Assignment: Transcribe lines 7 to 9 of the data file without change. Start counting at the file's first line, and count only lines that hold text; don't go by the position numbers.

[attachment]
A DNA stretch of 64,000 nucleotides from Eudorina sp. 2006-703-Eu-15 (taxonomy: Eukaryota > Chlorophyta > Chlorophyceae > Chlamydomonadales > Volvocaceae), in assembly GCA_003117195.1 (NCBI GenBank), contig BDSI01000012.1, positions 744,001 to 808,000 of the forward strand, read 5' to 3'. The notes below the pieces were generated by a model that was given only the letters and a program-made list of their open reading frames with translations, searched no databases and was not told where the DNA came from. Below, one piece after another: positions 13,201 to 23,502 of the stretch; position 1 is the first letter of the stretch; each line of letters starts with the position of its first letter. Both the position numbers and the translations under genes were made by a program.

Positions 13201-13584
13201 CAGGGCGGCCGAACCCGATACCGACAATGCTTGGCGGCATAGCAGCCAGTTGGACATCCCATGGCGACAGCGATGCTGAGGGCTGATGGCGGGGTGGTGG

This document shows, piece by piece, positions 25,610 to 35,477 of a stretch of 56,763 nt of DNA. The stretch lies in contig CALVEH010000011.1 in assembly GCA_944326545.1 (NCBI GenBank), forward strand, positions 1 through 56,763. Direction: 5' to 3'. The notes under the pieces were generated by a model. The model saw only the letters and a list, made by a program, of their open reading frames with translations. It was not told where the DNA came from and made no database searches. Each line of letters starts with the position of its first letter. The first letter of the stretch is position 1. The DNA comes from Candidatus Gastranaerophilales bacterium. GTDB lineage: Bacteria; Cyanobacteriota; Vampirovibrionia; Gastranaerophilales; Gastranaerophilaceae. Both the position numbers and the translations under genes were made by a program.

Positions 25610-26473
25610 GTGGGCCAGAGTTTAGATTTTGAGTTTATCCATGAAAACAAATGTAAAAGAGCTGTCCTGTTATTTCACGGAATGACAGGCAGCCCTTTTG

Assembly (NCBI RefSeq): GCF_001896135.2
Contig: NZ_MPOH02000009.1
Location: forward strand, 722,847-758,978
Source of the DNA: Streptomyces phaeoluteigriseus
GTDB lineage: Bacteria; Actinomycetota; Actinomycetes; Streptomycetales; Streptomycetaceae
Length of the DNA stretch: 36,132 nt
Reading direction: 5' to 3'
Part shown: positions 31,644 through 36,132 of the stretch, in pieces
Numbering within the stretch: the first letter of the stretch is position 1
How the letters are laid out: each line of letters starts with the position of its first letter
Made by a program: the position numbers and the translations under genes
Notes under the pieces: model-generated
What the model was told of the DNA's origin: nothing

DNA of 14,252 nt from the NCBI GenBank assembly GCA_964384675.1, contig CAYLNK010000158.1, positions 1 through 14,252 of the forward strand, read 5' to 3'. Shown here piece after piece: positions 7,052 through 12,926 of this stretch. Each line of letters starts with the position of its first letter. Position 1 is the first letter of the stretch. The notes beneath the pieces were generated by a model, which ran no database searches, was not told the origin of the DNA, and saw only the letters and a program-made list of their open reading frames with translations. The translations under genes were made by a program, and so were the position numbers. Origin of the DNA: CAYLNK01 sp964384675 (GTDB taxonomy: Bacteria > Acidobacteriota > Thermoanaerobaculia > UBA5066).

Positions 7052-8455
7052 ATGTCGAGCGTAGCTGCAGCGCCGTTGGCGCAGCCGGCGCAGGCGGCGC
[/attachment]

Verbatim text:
Assembly (NCBI RefSeq): GCF_001896135.2
Contig: NZ_MPOH02000009.1
Location: forward strand, 722,847-758,978